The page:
Federal incentive payment of 1.8 cents/kWh for the generation of renewable energy—part of The Energy Policy Act of 2005—increases the economic attractiveness of many potential hydro sites,...
to round out the BPL consumer broadband portfolio.
An Evolving Market
But competing just on the basis of current market conditions will not be sufficient. Along with price changes or vol-atility, expect changes in the availability, performance, and types of services offered as alternative broadband network technologies emerge. In particular, new and converged wireless and fiber networks are likely to alter the competitive landscape in many areas.
Consider the new fiber networks in which Verizon and other phone companies are planning to invest billions of dollars. Seeing a diminishing profit future in DSL and landline telephone, telecommunications companies are building fiber to the customers' premises from the telephone switch.
Previously impeded by very high costs, new fiber networks can use passive optical networks and advanced components that are now projected to bring the network cost to as low as $800 per home passed (compared with $50 to $200 per home passed for BPL, depending on customer density and other factors, plus another $30 to $300 per home for modems, depending on the BPL system type). Also, a recent FCC ruling, stipulating that such networks do not have to be made available to competitors, has removed a key barrier to deployment.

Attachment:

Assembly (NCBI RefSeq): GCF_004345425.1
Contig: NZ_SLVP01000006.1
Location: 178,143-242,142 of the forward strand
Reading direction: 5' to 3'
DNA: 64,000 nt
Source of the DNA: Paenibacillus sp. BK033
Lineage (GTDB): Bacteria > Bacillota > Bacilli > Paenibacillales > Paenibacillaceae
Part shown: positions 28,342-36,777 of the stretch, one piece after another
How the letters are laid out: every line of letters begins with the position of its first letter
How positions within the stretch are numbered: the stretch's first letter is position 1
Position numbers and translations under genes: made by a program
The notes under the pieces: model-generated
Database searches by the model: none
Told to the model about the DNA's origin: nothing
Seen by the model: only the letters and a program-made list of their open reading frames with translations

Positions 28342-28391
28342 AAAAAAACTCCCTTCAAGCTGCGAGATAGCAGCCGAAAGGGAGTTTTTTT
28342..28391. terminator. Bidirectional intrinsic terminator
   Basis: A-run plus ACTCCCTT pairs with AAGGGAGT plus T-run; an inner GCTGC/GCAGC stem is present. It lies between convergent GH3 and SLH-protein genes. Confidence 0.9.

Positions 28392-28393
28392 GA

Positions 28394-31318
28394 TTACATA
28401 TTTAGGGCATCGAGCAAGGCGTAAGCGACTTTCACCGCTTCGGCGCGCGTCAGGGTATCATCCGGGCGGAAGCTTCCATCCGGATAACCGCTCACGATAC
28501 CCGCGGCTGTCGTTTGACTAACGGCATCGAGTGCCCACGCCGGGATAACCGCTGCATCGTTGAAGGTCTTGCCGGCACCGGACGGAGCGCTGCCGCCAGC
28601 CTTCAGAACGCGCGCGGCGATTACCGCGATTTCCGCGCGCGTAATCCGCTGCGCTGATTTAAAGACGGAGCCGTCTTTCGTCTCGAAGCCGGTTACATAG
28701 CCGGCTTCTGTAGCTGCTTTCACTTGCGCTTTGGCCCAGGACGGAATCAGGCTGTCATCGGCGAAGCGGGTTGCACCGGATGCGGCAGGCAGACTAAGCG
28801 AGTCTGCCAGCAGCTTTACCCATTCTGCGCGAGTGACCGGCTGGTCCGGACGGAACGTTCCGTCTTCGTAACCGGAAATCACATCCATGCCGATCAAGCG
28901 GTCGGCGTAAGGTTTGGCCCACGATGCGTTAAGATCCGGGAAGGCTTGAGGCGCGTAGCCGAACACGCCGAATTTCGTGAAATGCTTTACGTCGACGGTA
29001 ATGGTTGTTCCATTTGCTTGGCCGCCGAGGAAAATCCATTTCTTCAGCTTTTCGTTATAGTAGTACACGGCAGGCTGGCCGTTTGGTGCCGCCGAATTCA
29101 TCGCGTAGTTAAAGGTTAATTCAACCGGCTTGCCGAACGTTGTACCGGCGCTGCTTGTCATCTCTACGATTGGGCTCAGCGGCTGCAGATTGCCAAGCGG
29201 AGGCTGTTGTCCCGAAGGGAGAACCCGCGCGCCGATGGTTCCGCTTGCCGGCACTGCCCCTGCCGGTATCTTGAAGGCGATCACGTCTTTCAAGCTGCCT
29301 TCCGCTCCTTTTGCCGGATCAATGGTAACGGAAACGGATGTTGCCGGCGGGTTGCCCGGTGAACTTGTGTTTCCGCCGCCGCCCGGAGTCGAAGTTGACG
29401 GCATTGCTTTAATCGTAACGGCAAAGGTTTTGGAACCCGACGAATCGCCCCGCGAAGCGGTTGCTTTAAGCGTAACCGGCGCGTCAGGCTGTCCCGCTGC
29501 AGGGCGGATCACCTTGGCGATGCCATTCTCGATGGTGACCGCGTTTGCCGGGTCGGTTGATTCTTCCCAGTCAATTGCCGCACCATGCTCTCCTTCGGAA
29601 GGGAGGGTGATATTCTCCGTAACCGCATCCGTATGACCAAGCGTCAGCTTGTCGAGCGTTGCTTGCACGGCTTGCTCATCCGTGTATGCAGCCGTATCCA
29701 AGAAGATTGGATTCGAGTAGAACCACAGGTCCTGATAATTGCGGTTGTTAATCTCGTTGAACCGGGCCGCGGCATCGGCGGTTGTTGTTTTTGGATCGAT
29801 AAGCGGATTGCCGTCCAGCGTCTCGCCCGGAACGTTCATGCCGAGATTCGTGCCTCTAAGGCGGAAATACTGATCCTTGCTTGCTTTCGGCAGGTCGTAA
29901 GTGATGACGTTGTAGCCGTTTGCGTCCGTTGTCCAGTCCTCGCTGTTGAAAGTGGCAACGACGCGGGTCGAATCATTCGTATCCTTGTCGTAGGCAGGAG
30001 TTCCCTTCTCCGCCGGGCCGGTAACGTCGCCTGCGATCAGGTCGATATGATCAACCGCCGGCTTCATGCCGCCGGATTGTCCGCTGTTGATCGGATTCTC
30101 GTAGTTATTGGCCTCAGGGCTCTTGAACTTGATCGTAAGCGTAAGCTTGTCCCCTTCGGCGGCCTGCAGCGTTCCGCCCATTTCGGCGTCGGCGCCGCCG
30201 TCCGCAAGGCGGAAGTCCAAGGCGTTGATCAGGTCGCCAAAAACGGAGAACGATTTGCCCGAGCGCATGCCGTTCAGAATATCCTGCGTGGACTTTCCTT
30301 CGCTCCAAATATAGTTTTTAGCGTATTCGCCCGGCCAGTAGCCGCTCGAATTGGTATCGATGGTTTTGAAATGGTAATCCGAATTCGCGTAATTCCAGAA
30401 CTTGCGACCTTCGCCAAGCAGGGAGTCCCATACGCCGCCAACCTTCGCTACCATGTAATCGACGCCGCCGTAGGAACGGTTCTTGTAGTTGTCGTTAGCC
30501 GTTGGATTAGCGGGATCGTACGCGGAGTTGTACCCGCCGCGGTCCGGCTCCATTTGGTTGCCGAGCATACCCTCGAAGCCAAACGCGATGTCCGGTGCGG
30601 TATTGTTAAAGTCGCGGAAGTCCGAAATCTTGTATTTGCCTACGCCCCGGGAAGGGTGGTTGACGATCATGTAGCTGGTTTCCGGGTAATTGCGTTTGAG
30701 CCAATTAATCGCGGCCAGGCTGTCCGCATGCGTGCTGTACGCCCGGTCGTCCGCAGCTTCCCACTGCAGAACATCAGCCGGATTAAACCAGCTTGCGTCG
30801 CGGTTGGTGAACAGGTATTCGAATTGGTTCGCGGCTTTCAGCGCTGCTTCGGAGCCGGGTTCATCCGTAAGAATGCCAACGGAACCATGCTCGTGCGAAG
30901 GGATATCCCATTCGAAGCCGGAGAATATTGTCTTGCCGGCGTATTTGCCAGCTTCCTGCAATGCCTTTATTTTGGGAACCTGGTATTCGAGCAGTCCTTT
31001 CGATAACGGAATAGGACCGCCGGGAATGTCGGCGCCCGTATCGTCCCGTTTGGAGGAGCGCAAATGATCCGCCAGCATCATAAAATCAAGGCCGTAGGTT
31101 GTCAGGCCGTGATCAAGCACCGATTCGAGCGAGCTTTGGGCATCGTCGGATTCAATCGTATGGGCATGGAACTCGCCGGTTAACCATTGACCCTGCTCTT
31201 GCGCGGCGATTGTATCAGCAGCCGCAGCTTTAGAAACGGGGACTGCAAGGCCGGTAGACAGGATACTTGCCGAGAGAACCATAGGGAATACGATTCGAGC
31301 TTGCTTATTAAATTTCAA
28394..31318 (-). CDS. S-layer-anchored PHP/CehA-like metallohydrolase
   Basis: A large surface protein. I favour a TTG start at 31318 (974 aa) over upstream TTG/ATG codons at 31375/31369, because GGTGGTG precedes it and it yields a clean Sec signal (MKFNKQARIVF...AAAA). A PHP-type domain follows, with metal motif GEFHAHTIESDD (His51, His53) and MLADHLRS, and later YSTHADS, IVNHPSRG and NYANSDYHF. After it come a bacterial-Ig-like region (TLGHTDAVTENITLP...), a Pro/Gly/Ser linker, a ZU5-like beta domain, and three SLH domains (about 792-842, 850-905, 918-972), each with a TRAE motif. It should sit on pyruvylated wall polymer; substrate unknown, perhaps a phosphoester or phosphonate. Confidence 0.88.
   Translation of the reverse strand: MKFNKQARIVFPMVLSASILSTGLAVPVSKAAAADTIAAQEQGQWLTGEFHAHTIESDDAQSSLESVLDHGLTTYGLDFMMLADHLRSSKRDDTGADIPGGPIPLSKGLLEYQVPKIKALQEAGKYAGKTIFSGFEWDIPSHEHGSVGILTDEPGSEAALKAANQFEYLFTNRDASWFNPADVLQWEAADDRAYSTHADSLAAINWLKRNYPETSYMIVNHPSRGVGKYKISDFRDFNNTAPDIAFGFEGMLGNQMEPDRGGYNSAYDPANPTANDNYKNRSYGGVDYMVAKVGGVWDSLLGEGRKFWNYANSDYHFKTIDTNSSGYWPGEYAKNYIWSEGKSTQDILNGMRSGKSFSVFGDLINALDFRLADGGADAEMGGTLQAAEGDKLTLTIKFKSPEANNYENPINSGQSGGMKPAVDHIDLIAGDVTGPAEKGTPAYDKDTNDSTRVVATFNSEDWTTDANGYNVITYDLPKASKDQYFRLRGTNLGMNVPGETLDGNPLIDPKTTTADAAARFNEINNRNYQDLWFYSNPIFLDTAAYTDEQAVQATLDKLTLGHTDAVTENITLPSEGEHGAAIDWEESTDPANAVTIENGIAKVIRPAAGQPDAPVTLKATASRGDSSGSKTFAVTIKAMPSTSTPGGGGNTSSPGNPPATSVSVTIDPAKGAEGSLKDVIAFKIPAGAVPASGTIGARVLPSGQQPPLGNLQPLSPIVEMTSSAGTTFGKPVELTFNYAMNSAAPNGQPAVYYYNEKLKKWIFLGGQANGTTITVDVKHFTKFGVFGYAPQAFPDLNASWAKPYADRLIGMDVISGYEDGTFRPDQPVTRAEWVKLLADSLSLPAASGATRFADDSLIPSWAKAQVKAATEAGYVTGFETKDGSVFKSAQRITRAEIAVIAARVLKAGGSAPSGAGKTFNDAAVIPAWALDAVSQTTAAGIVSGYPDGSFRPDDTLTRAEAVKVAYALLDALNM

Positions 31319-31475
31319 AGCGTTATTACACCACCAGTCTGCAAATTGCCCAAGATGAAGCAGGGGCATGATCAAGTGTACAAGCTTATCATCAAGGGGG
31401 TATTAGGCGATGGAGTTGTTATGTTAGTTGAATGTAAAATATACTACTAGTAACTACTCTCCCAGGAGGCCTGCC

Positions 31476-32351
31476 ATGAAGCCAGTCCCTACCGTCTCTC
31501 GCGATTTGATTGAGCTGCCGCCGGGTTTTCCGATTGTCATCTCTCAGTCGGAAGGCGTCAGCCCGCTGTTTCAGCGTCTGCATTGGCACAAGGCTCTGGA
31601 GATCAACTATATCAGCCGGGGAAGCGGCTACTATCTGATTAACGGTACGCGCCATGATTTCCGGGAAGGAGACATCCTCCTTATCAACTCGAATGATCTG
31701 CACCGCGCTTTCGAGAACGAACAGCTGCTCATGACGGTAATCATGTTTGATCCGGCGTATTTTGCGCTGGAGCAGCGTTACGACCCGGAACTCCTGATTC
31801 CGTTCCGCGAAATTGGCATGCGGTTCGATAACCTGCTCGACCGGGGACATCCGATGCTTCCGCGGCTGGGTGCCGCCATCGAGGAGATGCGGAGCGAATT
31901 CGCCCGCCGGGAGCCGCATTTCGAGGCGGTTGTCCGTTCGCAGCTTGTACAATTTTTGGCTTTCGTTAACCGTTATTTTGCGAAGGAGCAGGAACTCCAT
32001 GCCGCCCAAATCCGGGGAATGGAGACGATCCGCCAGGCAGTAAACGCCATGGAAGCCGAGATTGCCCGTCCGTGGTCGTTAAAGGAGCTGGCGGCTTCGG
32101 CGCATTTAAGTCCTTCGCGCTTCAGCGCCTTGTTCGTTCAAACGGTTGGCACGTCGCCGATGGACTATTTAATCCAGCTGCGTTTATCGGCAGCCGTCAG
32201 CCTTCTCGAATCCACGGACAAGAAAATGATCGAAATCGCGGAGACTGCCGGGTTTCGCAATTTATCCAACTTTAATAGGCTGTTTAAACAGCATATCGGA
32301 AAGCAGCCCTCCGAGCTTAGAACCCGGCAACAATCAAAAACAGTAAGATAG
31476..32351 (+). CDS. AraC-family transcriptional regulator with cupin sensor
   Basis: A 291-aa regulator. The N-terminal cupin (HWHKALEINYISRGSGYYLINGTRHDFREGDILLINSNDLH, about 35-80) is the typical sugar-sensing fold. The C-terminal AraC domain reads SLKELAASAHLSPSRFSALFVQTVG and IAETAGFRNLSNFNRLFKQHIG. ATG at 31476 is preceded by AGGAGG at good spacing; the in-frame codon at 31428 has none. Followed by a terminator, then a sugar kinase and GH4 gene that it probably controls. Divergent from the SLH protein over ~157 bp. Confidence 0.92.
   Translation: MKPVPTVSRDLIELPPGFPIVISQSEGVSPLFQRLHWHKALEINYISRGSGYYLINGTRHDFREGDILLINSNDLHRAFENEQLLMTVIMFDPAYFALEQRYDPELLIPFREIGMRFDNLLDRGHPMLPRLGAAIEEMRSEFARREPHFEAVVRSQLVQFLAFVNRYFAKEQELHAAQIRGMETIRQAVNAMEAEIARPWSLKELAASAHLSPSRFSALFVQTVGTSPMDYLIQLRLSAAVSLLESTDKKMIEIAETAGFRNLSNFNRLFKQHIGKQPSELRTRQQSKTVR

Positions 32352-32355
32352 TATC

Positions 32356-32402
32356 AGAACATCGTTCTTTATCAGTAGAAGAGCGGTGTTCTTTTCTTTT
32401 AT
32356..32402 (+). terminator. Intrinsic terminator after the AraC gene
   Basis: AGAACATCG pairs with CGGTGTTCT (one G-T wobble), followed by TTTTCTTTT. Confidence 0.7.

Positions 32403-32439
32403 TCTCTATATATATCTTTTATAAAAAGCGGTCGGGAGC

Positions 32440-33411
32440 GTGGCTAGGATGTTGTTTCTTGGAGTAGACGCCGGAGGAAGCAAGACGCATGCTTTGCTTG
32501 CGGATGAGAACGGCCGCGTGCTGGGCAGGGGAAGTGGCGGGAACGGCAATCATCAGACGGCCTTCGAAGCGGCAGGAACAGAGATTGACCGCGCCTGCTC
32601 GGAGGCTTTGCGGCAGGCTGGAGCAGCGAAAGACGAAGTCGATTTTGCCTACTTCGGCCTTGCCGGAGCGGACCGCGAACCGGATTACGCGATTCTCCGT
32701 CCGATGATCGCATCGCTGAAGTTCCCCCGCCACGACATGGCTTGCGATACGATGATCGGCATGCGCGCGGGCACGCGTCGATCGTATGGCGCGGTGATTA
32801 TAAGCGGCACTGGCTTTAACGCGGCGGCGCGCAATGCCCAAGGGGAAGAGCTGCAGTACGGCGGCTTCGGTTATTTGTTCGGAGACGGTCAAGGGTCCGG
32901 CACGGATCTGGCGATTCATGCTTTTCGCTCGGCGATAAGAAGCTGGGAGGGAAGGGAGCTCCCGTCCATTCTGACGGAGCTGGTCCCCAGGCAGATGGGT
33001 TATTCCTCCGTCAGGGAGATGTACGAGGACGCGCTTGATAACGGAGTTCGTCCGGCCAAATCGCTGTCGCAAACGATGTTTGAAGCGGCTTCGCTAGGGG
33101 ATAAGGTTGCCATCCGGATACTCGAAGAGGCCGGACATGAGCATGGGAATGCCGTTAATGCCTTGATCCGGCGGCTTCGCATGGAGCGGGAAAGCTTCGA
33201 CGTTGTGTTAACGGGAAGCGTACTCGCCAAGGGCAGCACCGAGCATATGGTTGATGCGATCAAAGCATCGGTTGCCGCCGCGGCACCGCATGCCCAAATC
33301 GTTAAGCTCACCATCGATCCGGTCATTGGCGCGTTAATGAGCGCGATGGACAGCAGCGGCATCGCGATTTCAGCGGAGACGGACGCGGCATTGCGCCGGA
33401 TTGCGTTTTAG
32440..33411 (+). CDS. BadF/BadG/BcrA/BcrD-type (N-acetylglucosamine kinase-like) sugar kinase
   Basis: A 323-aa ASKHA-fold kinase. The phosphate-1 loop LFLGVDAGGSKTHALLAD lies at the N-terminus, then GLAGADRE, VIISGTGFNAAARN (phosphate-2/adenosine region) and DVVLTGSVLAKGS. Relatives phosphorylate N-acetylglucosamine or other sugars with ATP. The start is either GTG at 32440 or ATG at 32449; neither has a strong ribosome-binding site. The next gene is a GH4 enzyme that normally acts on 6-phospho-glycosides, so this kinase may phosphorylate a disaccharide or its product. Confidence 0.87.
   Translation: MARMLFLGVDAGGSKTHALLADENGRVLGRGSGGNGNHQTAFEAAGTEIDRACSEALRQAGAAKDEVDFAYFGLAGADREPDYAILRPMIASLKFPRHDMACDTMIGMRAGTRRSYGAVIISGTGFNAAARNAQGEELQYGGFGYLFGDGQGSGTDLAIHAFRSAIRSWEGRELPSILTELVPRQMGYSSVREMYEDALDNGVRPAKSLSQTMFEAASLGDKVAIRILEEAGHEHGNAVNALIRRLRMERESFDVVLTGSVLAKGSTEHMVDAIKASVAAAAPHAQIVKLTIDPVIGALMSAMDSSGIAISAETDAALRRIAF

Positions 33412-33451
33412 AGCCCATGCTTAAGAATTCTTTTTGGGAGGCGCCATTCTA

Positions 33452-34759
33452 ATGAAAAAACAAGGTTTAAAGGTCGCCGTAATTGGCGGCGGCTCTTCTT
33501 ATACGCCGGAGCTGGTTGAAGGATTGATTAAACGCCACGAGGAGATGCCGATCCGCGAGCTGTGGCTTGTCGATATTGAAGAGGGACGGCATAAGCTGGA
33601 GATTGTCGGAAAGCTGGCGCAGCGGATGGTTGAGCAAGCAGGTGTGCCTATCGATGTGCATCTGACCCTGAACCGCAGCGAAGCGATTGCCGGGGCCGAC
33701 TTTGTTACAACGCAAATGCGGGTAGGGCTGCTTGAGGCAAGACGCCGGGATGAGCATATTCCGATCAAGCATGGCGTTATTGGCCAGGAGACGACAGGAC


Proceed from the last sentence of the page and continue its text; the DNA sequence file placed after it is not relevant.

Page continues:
Although fiber to the home requires a huge investment, it will boost network speeds and allow Verizon and others to offer bundles of services now beyond the capability of DSL lines. Verizon's first deployments in Texas and California will have data speeds of 30 megabits per second (Mbps). This compares with today's DSL rate of about 1.5 Mbps, cable at 1 to 3 Mbps, and BPL at up to 3 Mbps.
The Bells' foray into fiber will enable them to sell "cable" TV, which, when packaged with Internet access and telephone service, could garner sufficient revenue to justify the billions of dollars needed for the investment in fiber.
In addition, wireless broadband services might become larger players in the broadband mix. Several municipalities are making entire neighborhoods, towns, or cities into big Wi-Fi hotspots. Although wireless broadband offers lower performance than BPL and other broadband services-and presents challenges according to topology of the area served-systems are relatively inexpensive to build.
Philadelphia, for instance, is creating a wireless broadband system to provide access to all of its 1.5 million residents. Dianah Neff, CIO for the city of Philadelphia, says the buildout will cost about 10 times less than other alternatives the city examined. Cost is pegged at $10 million for cells on streetlights and other structures in a citywide, 135-square-mile area. Neff reports Internet access speeds will be 1 Mbps and should give underserved areas access to very affordable broadband.
Also on the horizon is WiMax, or worldwide interoperability for microwave access, a long-distance, fixed-wireless network. Development is supported by IEEE Standard 802.16, which will enable standardization of components and thus lower the cost of a WiMax network. WiMax enthusiasts expect the network to be at very high speeds that are competitive with other providers, and with a predicted point-to-point range of 25 miles.
Backed by industry giant Intel, chips that enable WiMax